My sister came to see us with her son and daughter in law. Jim and the grandchildren came too. It was very jolly and we had sandwiches all round. Jane was happy.
They’ve changed my restless leg syndrome medication this afternoon. I had to keep standing up and walking round the waiting room, because of my fidgety legs. Tonight I couldn’t get out of my chair to go to the loo, or go to bed. Jane tried to help and we both fell over. She got me back into my chair somehow. I called a friend, who came round and called 999. After lots of questions, the ambulance came. They were very prompt, and did lots of tests. They helped me to the stair lift and put me to bed. I couldn’t walk unaided. They looked at my medication and it seems I took the new medicine too early, and took it twice by accident. I was supposed to take one a day before bed and I took 2 at about 6pm. They said I wasn’t ill enough to go to hospital.
I’ve been taking these laxatives, which haven’t been working. Today they worked, and I went to the loo in the middle of the night, but now I can’t walk away from the loo. I’m just standing there unable to move my feet. Help! What do I do? Jane phoned a friend and who came to help. She got me back to bed, but I needed the loo again straight away. She took me to the toilet again, and then back. It was taking 10 minutes to get to the toilet from my bed, and 10 minutes back again. I can only move my feet a couple of inches. This went on for 4 hours. The friend dialled 111, but they weren’t any help. The on call doctor just referred us to the GP in the morning. Our friend phoned Jim and he came out in the morning to take over. He called the doctor out.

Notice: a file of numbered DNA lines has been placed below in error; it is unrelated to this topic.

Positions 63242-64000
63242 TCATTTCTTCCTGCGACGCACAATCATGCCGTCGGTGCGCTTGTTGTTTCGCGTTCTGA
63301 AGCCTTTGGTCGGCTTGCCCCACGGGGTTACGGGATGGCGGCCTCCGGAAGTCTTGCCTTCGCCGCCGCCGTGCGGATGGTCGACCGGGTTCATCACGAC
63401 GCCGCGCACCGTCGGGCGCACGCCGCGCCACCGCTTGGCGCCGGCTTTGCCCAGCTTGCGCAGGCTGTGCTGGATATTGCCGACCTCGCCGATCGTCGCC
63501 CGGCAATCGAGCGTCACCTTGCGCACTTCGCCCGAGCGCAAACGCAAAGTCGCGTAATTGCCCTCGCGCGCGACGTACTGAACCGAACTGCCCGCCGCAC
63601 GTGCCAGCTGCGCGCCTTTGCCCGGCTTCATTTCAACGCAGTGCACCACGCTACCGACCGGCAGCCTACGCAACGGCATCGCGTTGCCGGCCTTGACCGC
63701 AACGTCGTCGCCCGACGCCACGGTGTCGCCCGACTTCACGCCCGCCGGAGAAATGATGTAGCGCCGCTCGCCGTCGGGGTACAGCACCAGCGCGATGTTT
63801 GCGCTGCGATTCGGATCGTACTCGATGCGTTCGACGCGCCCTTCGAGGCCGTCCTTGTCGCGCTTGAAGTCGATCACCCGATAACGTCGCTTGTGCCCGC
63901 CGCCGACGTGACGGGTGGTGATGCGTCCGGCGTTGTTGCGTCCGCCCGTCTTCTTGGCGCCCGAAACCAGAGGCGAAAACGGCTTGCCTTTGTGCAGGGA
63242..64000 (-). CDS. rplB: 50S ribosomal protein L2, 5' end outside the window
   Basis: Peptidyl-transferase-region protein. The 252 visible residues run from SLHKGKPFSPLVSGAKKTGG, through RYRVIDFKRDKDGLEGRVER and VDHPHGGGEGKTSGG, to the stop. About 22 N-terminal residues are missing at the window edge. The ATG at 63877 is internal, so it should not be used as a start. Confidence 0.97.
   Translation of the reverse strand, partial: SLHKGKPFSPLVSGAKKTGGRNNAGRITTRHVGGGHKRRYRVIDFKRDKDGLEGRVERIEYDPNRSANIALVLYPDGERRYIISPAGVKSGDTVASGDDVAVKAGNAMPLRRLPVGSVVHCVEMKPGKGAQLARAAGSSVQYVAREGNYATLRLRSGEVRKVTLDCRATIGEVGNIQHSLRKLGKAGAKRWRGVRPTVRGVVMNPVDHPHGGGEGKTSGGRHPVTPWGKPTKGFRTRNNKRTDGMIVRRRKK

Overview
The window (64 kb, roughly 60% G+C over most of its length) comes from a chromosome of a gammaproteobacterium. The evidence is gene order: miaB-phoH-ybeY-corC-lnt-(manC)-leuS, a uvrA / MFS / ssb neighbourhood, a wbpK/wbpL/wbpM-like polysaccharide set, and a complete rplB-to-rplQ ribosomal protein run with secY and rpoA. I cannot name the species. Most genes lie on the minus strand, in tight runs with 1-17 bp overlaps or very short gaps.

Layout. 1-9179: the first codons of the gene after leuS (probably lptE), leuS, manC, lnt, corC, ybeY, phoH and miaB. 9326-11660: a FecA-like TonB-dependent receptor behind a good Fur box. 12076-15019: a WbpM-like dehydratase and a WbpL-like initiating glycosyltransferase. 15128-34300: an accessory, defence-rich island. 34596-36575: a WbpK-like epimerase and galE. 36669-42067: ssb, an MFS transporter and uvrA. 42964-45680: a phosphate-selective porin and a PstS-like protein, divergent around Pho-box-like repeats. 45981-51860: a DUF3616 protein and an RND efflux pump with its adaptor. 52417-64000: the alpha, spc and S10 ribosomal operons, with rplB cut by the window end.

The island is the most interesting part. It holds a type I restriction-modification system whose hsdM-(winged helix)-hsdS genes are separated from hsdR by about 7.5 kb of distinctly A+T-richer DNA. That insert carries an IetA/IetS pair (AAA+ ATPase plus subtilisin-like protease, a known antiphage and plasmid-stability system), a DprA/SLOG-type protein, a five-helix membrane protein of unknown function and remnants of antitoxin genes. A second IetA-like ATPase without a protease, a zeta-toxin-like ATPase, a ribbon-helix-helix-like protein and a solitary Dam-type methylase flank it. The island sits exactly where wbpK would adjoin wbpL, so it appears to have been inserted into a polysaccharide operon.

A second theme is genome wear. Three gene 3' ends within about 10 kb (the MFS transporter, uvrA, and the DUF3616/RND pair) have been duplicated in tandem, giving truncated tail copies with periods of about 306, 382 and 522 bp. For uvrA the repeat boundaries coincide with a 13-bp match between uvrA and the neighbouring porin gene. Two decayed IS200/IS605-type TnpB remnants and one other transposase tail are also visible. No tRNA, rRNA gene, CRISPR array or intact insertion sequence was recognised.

I can’t see – I’ve gone blind! I called our friend and she called the doctor, then came round to see me. I can’t focus on anything, with or without my glasses. The doctor phoned me, and I told him I was the same as yesterday, when had come out to see me. He spoke to our friend and told her that she was wasting NHS resources, and there were people who were ill and needed his time. He was really quite rude. Jim arrived then, and agreed with the doctor that I should go to hospital. I don’t want to go to hospital – how will Jane cope without me? The ambulance arrived and took me, with Jim, to hospital.